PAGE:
• Wooden eggs. You can buy these usually for around the same price as chocolate eggs. They come either solid, or ‘openable’. We prefer ours to be¬†plain, so that we can decorate them ourselves. Our favourite methods are simple paint, or dressing the wood in¬†recycled paper and fabric.
  • Papier Mache eggs. These can be messy and a little bit of a scramble to make, but we love that. In our experience, semi filled water balloons make the best egg forms, while old egg cartons are the perfect workbench. We always recommend recycling junk mail or old magazines, but coloured tissue papers can look fantastic as well. Notmartha¬†have some fantastic instructions for making fillable papier mache eggs. The process is a bit fiddly, but the end result is ¬†really rewarding, particularly for younger family members of households hoping to include a more serious religious message in their celebrations.
  • Eco eggs. We’ve seen and tried these in a few different ways, but we feel the ones that give the best impression are those which showcase nature and the feeling of new Spring beginnings. Good materials are wisps of wool, chick down, thistledown, flowers or foliage.

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‘Eggs’

When we don’t hunt for eggs, we search for other objects instead. We think non-eggs have greater potential for symbolism, which might be particularly useful for religious families.

  • Easter ornaments. We think that select pieces from a study nativity set are a good choice and a great way of making more from what you have.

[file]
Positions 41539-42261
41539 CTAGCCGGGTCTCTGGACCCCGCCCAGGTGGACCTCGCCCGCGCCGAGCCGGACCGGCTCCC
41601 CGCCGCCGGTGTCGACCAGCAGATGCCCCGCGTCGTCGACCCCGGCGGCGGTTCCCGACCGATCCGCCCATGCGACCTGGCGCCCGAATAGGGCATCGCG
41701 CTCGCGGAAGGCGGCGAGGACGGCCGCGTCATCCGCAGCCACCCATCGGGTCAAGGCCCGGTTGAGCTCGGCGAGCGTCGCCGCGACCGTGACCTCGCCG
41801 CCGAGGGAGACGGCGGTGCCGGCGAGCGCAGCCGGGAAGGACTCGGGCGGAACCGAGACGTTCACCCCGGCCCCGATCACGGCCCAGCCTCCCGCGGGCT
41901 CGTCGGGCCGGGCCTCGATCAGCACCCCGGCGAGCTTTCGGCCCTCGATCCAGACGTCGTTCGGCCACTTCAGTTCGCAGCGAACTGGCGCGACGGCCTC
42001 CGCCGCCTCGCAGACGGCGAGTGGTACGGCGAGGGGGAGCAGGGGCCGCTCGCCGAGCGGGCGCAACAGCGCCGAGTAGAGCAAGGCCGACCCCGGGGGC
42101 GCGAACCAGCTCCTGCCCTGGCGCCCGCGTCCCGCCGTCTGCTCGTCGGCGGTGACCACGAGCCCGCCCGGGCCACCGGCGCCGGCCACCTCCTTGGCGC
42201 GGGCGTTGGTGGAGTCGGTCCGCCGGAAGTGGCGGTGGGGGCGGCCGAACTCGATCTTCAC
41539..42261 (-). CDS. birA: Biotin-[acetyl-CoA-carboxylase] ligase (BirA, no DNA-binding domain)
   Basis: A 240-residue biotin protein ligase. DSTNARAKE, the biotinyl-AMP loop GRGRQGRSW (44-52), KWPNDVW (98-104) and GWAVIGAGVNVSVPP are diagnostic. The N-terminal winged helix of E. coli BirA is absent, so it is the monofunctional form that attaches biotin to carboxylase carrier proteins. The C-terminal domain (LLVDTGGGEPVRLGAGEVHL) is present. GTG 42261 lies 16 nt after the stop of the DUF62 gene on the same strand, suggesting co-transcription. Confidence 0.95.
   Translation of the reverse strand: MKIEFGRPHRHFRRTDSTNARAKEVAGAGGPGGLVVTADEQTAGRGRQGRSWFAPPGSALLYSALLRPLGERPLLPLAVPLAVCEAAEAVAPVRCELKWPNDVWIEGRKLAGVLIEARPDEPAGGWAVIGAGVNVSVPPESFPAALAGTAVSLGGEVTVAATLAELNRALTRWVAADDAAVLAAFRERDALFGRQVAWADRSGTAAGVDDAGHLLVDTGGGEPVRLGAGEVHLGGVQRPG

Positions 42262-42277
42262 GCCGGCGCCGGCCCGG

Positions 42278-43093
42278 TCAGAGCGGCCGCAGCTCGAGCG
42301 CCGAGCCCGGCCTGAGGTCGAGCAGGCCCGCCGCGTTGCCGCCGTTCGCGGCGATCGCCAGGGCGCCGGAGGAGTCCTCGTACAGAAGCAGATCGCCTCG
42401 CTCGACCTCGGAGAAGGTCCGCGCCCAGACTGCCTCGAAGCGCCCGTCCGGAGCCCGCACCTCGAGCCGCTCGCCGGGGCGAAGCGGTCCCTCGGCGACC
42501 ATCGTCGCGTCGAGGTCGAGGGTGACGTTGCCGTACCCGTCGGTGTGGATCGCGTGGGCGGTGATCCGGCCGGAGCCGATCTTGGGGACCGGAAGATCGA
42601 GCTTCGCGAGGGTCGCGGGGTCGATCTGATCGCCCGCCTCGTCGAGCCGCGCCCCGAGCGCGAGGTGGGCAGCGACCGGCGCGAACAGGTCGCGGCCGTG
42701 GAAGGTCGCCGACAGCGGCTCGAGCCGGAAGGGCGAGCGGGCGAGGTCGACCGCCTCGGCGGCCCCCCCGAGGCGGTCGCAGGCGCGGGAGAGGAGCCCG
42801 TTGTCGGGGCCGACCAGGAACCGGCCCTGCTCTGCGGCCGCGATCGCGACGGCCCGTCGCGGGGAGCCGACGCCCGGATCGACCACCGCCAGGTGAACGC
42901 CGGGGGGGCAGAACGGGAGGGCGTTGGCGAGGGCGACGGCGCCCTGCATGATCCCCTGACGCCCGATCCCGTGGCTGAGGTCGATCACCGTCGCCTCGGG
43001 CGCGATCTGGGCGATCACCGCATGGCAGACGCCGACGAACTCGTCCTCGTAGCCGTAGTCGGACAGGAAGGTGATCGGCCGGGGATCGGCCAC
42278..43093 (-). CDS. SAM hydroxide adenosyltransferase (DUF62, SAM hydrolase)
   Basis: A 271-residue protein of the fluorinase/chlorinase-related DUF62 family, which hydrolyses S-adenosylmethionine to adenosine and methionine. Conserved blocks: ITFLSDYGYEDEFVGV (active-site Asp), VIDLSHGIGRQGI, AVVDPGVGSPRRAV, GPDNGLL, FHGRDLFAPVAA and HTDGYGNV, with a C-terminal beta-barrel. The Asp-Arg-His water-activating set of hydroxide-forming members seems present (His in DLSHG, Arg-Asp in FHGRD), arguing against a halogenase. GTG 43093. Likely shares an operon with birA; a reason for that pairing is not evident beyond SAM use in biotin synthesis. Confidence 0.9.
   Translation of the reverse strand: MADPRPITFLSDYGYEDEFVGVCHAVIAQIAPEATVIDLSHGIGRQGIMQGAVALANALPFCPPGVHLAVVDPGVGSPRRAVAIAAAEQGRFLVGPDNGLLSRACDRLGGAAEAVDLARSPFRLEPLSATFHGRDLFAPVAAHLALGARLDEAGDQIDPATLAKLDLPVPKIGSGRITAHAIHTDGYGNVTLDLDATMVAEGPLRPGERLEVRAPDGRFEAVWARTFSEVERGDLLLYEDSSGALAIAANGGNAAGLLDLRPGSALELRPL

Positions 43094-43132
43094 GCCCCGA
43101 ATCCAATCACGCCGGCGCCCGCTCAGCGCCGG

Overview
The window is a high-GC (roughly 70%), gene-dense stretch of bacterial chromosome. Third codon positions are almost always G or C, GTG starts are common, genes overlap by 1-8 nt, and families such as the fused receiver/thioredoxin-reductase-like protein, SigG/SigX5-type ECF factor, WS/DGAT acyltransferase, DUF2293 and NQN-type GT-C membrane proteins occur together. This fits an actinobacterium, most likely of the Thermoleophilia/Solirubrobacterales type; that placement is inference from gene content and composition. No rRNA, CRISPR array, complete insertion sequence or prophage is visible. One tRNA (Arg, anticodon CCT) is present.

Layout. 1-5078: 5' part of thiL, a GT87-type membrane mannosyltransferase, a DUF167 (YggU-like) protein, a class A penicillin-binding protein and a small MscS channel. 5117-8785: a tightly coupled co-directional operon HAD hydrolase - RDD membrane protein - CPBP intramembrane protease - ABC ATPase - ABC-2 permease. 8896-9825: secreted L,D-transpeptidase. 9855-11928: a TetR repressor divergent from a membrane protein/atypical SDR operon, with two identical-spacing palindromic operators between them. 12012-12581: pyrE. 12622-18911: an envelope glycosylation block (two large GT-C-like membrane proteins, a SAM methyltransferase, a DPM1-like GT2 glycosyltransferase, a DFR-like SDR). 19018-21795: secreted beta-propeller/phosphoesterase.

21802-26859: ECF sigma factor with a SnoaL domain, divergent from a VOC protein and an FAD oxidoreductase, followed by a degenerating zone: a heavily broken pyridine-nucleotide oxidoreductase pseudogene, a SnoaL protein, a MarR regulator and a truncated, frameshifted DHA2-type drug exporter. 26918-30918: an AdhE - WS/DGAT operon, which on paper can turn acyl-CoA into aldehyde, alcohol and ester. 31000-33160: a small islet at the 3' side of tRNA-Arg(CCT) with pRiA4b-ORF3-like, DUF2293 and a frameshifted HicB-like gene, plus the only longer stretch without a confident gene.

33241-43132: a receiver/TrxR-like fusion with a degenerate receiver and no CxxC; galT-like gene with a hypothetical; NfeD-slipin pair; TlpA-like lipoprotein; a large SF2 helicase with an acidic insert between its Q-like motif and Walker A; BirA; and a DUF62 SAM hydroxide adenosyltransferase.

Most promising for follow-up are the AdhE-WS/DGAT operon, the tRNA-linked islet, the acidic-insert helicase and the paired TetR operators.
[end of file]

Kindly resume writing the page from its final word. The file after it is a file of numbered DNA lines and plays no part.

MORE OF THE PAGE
• Pine cones. The forests’ eggs, pine cones look beautiful either au natrale or decorated and are clearly representative of poultry eggs, sharing all of the symbolism we expect from Easter.
  • Rocks. Easy to find and essentially indestructible, smooth rocks are easy to decorate and can be put to use around the home afterwards as door stops and paperweights, or even ornaments.

X Marks the Spot

As mentioned above, we love maps! They really help bring an extra element of interactivity and fun to Easter. We have two favourite types of map, which frequently crop up whenever we do scavenger-style hunts.

  1. Reused coffee grinds or teabags. Either used to stain paper, or glued down to create 3D maps, beverage maps look great, are fun to make, and add an extra sense of mystery. For difficult hunts, consider adding riddles or written clues.
  2. Sample relief maps. For a fun twist on regular maps, why not try collecting samples from each area where the Easter loot is hidden – blades of grass, gravel, compost, etc, and use them to mark significant sites in your map. For more challenge, take this idea but combine the material into a symbolic picture or striking image, forcing your hunters to find where the samples are from through exploration alone.